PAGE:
Coca-Cola (1967): Lippincott created the Coca Cola ribbon, which first graced Coke products in 1969. Along with this individual piece of design, the agency also launched the soft drink’s first global brand system based on the iconic Coca-Cola red and wave form.
Goldman Sachs (1970): Lippincott was tasked with developing a brand that positioned Goldman Sachs as the “premier investment banking firm to meet any client need, anywhere on the globe”. Said to have been inspired by Tiffany’s, the brand is solidified in a signature black box using classical letterforms and distinctive ligaturing of the G and S.
Humana (1973): When Extendicare wanted to shift its strategy from on industry segment to another (nursing homes to hospitals), it enlisted Lippincott to develop a corporate identity for its new hospital concept. So, in 1973, the agency created the name and logo for the new healthcare institution: Humana. The distinctive-looking logotype incorporates the universally recognised medical cross symbol into the “H”, further emphasising Humana’s healthcare expertise.
Samsung (1993): Lippincott first partnered with Samsung in 1993, when it created the now famous blue oval logo. Over the years, the agency has continued to work together with the famous South Korean electronics brand.
Delta (2007): As part of a massive rebranding project, Lippincott updated Delta’s visual expression with a dominant red symbol and supergraphic, which was subsequently translated onto aircraft and in major terminals virtually overnight.
Walmart (2008): Lippincott were chosen to transform the world’s largest retailer and came up with a logo that features a simple Spark, “evocative of the light bulb that goes off in your head when you make a good decision”. Along with the new logo, the agency also coined the signature tagline, “Save money. Live better,”. Lippincott went on to work with Walmart for nine years, translating the new brand into all aspects of the in-store and employee experience.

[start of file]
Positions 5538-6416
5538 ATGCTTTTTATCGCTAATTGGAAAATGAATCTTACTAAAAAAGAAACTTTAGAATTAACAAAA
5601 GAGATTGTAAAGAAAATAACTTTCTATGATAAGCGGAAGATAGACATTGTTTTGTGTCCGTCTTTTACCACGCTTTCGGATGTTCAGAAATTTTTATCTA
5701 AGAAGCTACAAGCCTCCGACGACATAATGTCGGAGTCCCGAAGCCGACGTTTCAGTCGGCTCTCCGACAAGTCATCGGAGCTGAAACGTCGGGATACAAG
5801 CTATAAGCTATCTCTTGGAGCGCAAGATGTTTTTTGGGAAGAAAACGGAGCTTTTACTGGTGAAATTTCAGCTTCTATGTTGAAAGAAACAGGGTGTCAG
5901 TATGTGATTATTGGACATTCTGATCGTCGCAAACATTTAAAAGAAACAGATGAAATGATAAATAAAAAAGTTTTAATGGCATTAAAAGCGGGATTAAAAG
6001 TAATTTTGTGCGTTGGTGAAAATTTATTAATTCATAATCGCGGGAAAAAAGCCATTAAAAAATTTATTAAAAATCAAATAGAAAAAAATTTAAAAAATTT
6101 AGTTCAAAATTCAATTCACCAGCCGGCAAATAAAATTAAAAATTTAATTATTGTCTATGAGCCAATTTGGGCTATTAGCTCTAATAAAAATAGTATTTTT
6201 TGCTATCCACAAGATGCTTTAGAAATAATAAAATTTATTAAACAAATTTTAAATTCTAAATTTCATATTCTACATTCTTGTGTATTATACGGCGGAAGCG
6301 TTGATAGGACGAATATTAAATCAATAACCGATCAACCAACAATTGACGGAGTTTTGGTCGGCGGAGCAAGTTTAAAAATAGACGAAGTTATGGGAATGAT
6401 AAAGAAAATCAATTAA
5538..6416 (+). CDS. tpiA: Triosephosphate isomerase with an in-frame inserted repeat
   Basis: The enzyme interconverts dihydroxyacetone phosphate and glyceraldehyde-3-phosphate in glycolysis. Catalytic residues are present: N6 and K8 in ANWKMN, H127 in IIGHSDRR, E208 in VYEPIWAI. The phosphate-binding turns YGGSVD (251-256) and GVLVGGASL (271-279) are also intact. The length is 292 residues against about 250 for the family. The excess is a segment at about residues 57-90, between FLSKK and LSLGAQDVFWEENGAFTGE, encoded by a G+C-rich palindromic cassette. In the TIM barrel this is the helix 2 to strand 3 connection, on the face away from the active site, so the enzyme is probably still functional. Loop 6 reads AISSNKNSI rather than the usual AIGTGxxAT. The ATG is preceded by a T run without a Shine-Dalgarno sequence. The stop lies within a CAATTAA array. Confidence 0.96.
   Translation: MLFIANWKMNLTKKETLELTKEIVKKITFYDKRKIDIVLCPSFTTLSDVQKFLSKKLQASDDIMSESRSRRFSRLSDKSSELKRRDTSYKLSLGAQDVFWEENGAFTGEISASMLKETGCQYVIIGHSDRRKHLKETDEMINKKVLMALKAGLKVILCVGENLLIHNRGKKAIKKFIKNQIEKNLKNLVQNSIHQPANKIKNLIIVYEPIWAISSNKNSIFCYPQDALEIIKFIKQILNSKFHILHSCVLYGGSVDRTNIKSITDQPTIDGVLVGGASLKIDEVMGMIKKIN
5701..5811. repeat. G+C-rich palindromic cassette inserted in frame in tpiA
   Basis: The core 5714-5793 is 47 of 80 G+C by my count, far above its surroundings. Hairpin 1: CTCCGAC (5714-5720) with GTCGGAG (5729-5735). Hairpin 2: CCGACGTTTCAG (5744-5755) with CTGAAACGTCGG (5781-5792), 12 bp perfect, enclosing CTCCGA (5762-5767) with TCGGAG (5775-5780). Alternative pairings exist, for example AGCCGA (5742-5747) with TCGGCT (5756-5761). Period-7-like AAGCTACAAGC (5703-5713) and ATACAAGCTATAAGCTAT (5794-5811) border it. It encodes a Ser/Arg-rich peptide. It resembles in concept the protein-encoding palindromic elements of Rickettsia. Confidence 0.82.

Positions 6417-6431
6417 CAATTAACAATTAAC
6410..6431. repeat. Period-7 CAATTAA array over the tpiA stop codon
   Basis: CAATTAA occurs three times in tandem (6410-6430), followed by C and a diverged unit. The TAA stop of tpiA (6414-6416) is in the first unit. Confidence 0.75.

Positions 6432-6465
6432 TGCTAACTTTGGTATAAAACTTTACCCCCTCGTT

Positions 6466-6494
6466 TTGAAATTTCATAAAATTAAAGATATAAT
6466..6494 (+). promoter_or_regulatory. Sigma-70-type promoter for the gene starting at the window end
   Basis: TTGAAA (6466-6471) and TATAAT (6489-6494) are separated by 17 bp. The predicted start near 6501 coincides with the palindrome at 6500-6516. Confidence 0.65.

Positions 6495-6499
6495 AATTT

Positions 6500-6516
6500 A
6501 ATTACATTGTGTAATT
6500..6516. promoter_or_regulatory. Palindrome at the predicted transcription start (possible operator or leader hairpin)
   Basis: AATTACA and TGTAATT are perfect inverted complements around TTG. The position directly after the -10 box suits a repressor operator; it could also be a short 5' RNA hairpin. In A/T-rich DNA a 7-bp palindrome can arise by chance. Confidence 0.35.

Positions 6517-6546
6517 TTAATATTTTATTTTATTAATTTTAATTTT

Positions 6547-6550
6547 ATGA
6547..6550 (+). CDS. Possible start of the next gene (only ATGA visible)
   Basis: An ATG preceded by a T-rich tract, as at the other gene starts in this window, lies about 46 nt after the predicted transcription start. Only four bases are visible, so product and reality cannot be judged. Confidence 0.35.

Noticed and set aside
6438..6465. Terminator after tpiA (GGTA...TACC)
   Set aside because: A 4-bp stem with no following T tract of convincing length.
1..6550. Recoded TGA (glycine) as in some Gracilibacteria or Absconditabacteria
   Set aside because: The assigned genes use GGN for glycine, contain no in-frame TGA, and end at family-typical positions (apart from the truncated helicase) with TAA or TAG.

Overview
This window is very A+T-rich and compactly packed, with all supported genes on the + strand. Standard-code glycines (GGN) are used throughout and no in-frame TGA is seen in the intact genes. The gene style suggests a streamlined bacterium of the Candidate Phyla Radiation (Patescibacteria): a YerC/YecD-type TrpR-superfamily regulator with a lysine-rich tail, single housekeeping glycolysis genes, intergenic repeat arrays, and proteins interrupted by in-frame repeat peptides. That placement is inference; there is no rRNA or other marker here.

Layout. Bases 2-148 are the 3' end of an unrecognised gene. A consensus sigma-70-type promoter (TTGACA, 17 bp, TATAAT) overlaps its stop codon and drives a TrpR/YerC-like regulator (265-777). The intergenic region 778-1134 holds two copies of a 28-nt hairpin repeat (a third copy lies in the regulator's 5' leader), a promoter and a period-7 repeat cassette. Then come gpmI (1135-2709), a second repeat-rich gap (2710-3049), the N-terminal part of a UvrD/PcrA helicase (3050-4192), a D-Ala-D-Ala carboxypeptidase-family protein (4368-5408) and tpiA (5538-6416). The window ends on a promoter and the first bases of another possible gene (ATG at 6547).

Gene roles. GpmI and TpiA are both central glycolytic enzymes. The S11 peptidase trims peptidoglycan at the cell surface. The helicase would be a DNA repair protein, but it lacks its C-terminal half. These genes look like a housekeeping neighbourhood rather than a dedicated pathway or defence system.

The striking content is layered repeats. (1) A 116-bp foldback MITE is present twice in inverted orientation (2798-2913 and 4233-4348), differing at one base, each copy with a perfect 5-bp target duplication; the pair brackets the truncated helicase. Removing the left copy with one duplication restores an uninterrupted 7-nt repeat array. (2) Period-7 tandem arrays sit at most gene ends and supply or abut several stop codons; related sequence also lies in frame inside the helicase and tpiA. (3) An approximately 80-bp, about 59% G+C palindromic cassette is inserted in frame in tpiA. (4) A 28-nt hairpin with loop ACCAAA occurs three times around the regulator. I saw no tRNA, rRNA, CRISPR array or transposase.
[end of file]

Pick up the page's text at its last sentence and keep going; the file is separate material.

Starbucks (2011): When Lippincott started working with Starbucks they were approaching their 40th anniversary and saw the milestone as an opportunity to re-imagine the customer experience and visual expression of their now global brand. “Our design platform centres on the perfectly imperfect Starbucks Siren, which has always been a figure of alluring familiarity,” say the designers.
Southwest Airlines (2014): Lippincott refreshed the Southwest Airlines visual system by creating a heart design as the key brand mark, with the goal being to symbolise the airline’s business philosophy of “treating people more like people”.
Taco Bell (2016): The fast-casual restaurant segment had evolved and, by the time the brand came to Lippincott, it had a two-decades old identity that was deemed to be out of step with the company’s growing customer base. The designers say they started with an exploration of the “bell”, deciding on a visual streamlining of the well-known icon. The instantly recognisable shape is further designed to be filled with “an endless array of patterns, textures and images.”
Dupont (2018): The DuPont brand is one of the oldest and well-known in contemporary culture, with an oval mark that has remained untouched since 1906. Lippincott’s refresh features a simplified name, heightened with an all-new typographic design. And by replacing the outline of the logo with the suggestion of an oval, “the mark signals a collaborative and open flow of ideas and innovation.”